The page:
rc = m_context.StartGeneratingAll();
CHECK_RC(rc, "StartGenerating");
rc = m_gestureGenerator.StartGenerating();
CHECK_RC(rc, "StartGenerating gestures");

emit message(tr("Kinect initialized. Entering main loop."));
start();
The main loop:
The main loop just looks for new incoming events from OpenNi driver (gesture, etc) and updates the session manager. 
XnStatus rc = XN_STATUS_OK;
forever {
   if (m_terminateExecution)
       return;
   rc = m_context.WaitAnyUpdateAll();
   CHECK_RC(rc, &quot;updating context&quot;);
   m_pSessionManager->Update(&amp;m_context);
}
The example gui

Now that we have a class that use the signal/slot mechanism to forward the generated gestures, it becomes really easy to interface it with any other Qt program. You just need to instanciate the class, connect the signals, and call the public method initDevice() to start the Kinect event loop.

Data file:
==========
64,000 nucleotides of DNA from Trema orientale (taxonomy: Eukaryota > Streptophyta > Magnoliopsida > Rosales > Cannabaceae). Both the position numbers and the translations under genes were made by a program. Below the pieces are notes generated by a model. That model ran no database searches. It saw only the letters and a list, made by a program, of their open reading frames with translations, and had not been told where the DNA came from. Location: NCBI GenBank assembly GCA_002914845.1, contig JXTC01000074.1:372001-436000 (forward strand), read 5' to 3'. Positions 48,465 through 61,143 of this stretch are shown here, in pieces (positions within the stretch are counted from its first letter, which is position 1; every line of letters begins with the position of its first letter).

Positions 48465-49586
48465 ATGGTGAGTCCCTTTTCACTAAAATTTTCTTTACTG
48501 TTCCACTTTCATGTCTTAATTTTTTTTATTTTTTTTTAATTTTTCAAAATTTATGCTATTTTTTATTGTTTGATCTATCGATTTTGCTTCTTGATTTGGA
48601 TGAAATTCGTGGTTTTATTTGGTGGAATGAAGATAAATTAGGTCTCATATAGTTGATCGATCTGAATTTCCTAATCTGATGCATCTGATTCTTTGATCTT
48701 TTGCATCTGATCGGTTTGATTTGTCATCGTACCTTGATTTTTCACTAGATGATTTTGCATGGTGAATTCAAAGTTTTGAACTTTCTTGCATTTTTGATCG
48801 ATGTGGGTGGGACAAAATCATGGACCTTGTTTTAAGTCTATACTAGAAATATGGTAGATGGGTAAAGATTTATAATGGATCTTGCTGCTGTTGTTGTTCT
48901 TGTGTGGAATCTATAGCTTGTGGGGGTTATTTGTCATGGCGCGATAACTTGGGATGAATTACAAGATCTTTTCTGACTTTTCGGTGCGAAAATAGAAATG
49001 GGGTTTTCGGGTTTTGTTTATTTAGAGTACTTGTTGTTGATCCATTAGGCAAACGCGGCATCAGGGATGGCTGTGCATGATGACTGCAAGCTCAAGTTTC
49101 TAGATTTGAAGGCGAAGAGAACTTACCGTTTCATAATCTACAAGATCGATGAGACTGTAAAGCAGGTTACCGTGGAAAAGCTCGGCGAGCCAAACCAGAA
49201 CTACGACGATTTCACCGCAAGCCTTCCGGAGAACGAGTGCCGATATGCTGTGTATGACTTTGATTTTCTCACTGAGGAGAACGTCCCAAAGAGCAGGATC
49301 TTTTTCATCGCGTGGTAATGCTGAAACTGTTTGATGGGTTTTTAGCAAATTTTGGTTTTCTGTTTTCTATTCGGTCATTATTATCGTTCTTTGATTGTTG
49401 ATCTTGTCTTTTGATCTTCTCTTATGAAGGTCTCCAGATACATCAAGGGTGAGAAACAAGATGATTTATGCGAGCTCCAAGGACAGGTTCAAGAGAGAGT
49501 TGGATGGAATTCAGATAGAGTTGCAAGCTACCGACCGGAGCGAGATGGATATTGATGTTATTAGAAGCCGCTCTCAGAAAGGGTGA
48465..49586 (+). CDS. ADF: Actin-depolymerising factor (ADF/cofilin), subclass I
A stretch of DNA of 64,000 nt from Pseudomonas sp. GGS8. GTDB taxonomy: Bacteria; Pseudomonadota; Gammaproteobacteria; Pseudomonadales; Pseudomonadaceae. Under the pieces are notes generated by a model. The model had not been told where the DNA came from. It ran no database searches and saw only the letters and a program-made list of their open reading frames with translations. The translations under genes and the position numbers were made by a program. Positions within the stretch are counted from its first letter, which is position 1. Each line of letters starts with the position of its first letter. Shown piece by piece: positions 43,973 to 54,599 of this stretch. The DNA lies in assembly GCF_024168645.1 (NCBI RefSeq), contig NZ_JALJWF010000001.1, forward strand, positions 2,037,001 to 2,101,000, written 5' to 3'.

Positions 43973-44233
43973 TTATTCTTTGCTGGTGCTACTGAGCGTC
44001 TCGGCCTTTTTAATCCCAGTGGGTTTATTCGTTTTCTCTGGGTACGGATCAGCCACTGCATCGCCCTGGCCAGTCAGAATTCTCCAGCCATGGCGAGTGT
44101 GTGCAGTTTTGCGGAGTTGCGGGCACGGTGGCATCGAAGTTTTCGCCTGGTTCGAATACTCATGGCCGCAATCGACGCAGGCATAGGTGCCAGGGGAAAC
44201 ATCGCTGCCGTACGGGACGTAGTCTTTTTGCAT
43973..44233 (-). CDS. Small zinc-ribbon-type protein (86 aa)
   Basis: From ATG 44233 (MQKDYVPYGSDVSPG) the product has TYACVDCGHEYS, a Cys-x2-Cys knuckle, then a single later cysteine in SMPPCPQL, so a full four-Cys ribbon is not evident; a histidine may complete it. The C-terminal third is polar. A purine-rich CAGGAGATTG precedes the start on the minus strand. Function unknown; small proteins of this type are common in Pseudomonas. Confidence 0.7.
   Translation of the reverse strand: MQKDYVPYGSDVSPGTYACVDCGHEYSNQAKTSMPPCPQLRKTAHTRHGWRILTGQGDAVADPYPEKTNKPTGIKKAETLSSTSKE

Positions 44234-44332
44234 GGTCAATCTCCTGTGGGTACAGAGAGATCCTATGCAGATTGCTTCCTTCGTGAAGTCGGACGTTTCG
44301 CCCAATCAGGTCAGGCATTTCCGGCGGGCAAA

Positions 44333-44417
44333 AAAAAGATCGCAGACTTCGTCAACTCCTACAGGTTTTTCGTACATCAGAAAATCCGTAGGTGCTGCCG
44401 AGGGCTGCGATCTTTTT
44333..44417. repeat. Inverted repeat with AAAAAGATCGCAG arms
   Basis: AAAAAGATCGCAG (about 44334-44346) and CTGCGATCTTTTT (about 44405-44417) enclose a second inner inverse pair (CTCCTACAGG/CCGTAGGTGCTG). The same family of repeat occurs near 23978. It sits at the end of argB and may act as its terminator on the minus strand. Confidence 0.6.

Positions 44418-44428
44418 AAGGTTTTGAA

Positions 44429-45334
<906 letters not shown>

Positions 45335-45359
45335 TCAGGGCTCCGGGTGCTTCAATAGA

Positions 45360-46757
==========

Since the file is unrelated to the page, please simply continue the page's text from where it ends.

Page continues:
Categories: KDAB Blogs / KDAB on Qt / Kinect

4 thoughts on “Setting up Kinect for programming in Linux (part 2)”

  1. Hi There,
    Seems like there is an issue compiling [I am using qt5] :

    XnCppWrapper.h:10045: Error: Macro argument mismatch.
    make: *** [moc_QtKinectExample.cpp] Error 1
    08:30:38: The process “/usr/bin/make” exited with code 2.
    Error while building/deploying project QtKinectExample (kit: Desktop)
    When executing step ‘Make’

    Thanks

  2. Thank for your share. I am a new with kinect. Could you tell how i display RGB and depth data to the GUI